Green energy technologies remain too expensive for large-scale adaptation, so what can we do to move towards a more affordable green energy future? Here are a few ideas…
Making green energy affordable and scalable is going to be one of the most important topics of this century. It’s not a question of whether fossil fuels will run out – it’s only a question of when – and we need to be prepared for that eventuality when it happens.
But how do we make green energy more affordable, so that our society can adopt widespread sustainable changes? Let’s take a look at the primary challenges, possible solutions and what you personally can do to help.
The Primary Challenges
The primary challenge of green energy is its cost. At the moment, energy invested into green sources yields a return that’s anywhere between three to ten times more expensive than fossil fuels.
That’s why there’s so much more money to be made initially in fossil fuels than green energy. The return on invested capital is much higher. We expect that to change as technologies evolve, and the demand for green energy grows, but for now, it remains costly.
The intermittent nature of green energy is also a big challenge. For example, wind doesn’t always blow and the sun doesn’t always shine, making wind and solar power difficult to handle consistently.
In order for wind and solar power to be competitive, there need to be significant breakthroughs in battery technology, both in price and in storage capabilities.
Working Towards a Solution
So how does one overcome these challenges?
Green energy venture capitalist Vinod Khosla has looked at the issue as a matter of experimentation.
In order to make green energy scalable, a new technology that’s as profitable (or close to as profitable) as fossil fuels and coal needs to be discovered.
As long as green energy is only profitable when subsidized by governments, it won’t take off to the scale that fossil fuels have. The reason fossil fuels are such a huge industry is that so much money can be poured into them for a profitable return. In order for green energy to get the same amount of investment dollars, it needs to offer the same level of profitability.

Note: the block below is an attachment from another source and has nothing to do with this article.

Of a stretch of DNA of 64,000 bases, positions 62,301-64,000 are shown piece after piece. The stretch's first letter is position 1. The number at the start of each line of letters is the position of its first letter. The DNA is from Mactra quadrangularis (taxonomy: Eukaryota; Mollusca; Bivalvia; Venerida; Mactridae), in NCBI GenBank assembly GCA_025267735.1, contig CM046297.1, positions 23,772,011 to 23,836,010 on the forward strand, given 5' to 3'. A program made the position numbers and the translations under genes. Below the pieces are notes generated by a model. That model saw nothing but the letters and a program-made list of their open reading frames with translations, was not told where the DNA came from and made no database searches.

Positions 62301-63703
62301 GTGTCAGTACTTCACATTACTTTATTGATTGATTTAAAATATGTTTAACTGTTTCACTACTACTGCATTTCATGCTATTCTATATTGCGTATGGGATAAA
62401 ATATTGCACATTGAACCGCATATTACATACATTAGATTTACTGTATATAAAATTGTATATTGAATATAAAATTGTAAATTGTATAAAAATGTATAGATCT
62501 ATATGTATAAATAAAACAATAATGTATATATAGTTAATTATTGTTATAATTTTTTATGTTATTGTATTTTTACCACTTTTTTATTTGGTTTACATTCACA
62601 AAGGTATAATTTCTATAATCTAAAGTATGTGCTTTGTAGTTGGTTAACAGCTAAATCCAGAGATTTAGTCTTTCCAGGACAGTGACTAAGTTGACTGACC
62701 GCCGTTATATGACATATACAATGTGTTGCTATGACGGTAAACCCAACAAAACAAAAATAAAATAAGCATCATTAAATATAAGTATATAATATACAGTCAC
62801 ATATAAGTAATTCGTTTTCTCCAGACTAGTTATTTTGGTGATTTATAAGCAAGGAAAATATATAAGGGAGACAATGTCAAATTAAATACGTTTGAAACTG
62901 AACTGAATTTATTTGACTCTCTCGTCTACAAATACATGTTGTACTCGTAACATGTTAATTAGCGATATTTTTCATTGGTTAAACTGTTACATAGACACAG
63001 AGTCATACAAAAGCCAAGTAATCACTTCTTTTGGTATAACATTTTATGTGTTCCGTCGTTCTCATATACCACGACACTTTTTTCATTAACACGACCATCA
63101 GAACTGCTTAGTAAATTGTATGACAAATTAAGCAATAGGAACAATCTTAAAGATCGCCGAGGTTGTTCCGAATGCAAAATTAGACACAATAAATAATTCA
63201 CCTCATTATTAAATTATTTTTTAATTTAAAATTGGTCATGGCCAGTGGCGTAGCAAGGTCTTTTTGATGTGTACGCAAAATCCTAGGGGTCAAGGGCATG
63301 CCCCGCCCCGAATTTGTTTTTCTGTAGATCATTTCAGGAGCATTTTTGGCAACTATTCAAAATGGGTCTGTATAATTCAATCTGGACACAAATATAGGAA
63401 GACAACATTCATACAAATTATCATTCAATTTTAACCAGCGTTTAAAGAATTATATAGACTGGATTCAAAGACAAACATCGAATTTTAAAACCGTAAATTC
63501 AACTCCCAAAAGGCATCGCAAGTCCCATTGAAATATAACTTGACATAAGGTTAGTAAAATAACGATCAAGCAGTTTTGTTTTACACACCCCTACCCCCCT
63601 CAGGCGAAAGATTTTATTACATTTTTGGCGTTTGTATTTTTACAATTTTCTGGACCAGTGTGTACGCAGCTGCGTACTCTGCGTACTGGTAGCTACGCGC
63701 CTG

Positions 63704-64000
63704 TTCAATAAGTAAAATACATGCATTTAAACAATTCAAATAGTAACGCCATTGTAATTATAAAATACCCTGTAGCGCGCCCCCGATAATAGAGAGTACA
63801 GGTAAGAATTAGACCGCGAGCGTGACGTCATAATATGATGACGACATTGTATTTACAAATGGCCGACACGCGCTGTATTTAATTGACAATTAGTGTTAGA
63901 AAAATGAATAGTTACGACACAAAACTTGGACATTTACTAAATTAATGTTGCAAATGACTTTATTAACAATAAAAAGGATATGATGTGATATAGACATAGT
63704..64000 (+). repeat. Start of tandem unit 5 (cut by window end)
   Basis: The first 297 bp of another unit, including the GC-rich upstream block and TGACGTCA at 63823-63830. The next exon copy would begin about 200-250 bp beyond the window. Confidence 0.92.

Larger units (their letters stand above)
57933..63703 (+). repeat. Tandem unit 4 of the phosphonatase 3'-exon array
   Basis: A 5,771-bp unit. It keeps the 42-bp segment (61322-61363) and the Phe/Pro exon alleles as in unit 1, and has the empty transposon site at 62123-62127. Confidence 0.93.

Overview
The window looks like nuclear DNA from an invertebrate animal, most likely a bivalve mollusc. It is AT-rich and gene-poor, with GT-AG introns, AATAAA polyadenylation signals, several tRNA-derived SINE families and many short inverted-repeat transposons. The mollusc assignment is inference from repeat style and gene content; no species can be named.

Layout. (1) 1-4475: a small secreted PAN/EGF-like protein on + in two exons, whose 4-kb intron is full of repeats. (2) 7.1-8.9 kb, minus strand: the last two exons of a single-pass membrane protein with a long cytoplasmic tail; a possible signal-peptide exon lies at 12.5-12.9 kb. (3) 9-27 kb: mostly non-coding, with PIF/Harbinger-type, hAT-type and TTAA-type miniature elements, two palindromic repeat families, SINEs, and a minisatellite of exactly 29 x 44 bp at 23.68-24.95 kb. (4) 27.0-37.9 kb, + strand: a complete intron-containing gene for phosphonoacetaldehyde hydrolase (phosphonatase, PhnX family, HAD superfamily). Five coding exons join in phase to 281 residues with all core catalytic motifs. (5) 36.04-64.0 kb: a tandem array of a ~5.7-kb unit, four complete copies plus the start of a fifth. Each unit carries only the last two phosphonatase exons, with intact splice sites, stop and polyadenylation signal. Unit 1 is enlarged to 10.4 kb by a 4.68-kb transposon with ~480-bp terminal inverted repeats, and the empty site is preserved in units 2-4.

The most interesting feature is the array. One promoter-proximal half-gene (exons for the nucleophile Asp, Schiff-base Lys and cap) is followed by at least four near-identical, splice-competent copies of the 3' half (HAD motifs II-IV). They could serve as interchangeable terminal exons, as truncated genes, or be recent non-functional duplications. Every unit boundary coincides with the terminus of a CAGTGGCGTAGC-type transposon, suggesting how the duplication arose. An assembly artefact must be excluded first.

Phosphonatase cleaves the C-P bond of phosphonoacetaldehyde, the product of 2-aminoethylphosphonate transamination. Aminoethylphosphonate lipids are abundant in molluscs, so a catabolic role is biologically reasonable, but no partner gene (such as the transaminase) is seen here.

Khosla views getting green energy to that level as a matter of stepping up to the plate and doing as many ambitious experiments as possible.
The assumption is that nine out of ten experiments will fail and only one will succeed. But the one that succeeds can have a huge and lasting impact on the planet.
What Can You Do Personally?
Chances are, you’re not a banker or scientist who’s actively working in the green energy industry. How can you personally help us progress towards a clean energy future?
There are a couple of things you can do.
The first is to get involved in local politics to support more green energy subsidies. Yes, it’s true that energy subsidies are not a scalable way to grow green energy in the long-term. However, the more money green energy brings in as a whole, the more money there will be to invest in technological developments in this arena. Subsidies might not be scalable, but they’ll help companies get themselves to scalability.
Another thing you can do is to vote with your wallet. Buy energy-saving light bulbs, invest in home solar panels and buy a hybrid car rather than a gas guzzler. By supporting green energy companies, you are growing the demand for green energy, as well as providing more money to these companies for research and development.
Getting our planet to a green and sustainable future won’t happen overnight. It will take a major investment of time, money, and technological breakthroughs, and that means a collective effort needs to be made by all of us. After all, we are all citizens of this planet, and it’s up to us to keep it healthy!